Arthur Blythe,the LA/San Diego free jazz sax player,passed away on March 25th this year at the age of 76 due to complications from Parkisons disease. The only reason I am aware of him comes from a question to my father. It was about the last jazz album he brought before I was born. And it was Blythe’s 1979 album Lenox Avenue Breakdown. His recording career started comparatively late,similar to the also recently passed vocalist Al Jarreau. His group in the late 70’s was also a major training ground for a new generation of free jazz musicians such as guitarist James Blood Ulmer.

Not being an academic jazz writer,the best way for me to write about the more acoustic styles of jazz would be based on the feeling and sound they convey. Arthur Blythe’s music came across to me as being very similar in flavor to how Miles Davis approached his music during its electric period-strong rhythmic foundation but with a more abstract,free jazz compositional style. Blythe and his group seemed to be doing something similar but more acoustically. One song that best exemplifies that musical attitude is the title song to the album Lenox Avenue Breakdown.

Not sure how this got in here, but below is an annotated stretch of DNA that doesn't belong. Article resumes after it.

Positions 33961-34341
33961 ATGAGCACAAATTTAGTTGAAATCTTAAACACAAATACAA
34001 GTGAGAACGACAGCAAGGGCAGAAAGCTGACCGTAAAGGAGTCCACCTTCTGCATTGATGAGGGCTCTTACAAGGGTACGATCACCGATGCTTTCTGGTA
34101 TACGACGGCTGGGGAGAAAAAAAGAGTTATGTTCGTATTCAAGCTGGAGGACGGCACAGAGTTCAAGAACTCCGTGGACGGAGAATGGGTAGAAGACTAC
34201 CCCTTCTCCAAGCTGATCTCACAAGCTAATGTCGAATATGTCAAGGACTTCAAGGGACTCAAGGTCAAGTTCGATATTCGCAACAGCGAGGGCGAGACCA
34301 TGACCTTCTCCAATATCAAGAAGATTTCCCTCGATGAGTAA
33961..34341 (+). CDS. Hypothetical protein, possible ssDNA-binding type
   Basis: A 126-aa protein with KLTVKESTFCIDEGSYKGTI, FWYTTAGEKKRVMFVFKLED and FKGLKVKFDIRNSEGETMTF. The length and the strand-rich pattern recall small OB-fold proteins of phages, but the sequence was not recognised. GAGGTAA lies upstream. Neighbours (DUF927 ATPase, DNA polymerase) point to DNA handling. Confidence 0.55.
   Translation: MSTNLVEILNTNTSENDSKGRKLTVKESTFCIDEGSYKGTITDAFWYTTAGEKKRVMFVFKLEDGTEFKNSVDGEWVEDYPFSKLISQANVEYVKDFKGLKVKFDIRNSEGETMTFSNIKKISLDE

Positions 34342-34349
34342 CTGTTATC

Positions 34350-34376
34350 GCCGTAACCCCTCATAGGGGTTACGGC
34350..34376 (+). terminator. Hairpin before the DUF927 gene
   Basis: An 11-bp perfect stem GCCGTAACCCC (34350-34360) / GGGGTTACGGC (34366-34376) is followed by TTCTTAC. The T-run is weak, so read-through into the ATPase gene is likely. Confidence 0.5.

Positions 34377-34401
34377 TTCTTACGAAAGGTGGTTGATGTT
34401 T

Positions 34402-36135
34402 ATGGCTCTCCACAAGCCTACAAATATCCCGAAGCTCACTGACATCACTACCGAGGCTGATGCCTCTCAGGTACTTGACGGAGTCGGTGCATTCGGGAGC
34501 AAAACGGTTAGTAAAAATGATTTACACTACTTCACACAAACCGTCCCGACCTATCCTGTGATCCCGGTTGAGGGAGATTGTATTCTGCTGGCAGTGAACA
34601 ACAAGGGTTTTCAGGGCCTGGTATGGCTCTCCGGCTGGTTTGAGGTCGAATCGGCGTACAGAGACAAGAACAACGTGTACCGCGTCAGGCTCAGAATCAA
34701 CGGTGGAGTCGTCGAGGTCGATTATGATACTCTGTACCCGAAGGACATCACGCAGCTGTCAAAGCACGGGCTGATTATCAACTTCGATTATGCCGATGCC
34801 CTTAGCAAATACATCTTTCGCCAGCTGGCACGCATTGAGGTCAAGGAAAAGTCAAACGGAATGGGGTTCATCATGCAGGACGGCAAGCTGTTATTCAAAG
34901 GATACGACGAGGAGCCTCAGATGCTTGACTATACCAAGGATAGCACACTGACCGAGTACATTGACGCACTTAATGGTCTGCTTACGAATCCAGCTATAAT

Jack DeJohnette’s drums get the groove going with some hard swinging-with Ulmer and bassist Cecil McBee’s interaction keeping up with James Newton’s melodically bluesy flute. Newton and Blythe really let loose with their reed fanfarring after that,and just before each solo section of the song as well. The first solo is an extremely intense one from Blythe-flying into the higher registers with DeJohnette and Ulmer following along with his intensity. Next up is Newton’s extremely atonal flute solo-following by Bob Stewart’s bouncing tuba solo before that reed fanfare brings it all to a halt.

Arthur Blythe had been a member of the The Underground Musicians and Artists Association in the mid 60’s. And he began his recording career under the name ‘Black Arthur Blythe” to maintain his strong ethnic identification. His playing on the song “Lenox Avenue Breakdown” is filled with that passion,but is very clean in tone. This actually adds to its power. The aggressive loudness and emphasis on solos actually adds a bit of a rock feeling to the free funk-jazz atmosphere of the song. Its taken me some years to really get into the song. But its a strong musical statement from Arthur Blythe.

 

 

 

 

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Anatomy of THE Groove: “Harlem Boys” by Sonny Rollins